The presence of suicidal thoughts or feelings is serious and requires immediate help.  If you are in British Columbia, call 1-800-SUICIDE, available 24/7. A trained suicide response worker will help assess your risk and link you with the appropriate help.  Calls from concerned family members or friends are also welcome. Elsewhere, contact your local distress line.

Click here to download a copy of a depression checklist that you can complete and show to your physical or other mental health professional.

Causes and Contributing Factors

To date, no research has been able to definitively identify a single cause of depression.  The way that depression manifests varies, as does the characteristics of those who are afflicted, leading to a complex mix of factors.  What can be said is that biological, genetic, social and psychological factors all seem to play a role.  Some believe in the “stress-diathesis” model, which suggests that some human beings are biologically pre-programmed towards depression, but that a stressful event, or combination of triggers is what “activates” the person’s biology and triggers a depressive episode.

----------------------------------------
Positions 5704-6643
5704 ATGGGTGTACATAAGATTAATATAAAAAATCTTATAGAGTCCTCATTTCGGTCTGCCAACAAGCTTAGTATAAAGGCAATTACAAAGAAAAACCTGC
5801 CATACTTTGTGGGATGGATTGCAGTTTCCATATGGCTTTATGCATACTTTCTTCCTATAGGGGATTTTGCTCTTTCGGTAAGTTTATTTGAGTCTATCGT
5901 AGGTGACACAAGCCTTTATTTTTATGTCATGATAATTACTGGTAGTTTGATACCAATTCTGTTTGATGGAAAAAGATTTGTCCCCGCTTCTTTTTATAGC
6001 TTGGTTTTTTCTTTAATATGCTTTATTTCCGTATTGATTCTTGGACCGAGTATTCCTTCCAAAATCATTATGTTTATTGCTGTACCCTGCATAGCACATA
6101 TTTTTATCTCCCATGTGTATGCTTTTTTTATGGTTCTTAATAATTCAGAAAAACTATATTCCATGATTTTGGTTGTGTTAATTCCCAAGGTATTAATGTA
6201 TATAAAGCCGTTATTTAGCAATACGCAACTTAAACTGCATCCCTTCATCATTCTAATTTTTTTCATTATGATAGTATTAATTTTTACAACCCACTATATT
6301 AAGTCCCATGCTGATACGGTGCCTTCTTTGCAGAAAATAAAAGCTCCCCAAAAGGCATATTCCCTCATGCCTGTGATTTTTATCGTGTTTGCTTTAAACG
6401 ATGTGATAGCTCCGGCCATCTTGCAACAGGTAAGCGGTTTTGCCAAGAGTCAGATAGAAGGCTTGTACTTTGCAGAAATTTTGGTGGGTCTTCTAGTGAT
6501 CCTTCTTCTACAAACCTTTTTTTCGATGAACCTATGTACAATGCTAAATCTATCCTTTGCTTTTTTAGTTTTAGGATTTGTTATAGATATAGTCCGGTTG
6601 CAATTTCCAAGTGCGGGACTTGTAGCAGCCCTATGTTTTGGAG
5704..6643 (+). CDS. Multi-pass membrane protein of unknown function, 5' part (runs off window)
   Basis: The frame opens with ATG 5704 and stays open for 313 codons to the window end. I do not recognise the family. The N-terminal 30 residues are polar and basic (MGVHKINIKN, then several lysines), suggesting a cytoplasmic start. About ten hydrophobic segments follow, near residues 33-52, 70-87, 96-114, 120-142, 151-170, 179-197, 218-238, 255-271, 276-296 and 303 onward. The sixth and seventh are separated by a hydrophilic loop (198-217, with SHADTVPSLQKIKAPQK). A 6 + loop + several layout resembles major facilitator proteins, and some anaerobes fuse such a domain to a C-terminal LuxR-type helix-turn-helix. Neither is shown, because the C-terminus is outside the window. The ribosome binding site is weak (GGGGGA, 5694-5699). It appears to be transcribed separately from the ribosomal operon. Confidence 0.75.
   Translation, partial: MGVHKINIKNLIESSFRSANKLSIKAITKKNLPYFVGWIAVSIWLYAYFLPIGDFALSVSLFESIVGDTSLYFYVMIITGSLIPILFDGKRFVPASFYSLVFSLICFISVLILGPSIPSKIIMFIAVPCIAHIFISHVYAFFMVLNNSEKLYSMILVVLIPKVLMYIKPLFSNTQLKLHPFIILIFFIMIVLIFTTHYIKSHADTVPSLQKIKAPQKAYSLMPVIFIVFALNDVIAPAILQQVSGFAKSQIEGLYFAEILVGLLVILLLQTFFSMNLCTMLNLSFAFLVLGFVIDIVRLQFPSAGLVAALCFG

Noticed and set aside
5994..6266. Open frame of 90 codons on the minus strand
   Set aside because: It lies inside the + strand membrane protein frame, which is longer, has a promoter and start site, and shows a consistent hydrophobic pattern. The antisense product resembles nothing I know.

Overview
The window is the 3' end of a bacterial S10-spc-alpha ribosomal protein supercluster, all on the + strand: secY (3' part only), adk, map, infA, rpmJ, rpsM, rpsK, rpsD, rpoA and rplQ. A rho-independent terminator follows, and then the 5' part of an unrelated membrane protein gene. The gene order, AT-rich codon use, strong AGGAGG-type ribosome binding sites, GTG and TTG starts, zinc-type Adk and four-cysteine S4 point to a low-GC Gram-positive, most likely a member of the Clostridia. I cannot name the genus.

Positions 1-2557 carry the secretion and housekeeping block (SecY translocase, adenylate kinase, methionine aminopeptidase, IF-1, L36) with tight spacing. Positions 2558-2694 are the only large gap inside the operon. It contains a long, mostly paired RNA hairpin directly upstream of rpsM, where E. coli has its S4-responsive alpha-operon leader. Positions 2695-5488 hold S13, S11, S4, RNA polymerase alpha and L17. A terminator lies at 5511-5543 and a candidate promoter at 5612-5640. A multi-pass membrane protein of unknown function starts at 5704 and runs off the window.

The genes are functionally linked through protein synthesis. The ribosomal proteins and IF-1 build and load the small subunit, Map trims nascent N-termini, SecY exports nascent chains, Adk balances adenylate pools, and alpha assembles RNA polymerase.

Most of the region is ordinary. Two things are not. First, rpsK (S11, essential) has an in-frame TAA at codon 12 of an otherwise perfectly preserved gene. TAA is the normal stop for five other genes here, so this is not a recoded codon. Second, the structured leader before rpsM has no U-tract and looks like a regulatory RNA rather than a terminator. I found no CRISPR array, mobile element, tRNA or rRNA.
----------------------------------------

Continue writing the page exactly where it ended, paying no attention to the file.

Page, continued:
Most of us know depressed people who come from a long line of depressed family members, others know of people who have become clinically depressed following a divorce, restructuring at work or physical health problems.  Research also has been demonstrating that the experience of trauma, especially in the first few years of life, produces structural changes in the brain that increase vulnerability to depression.

Help and Treatment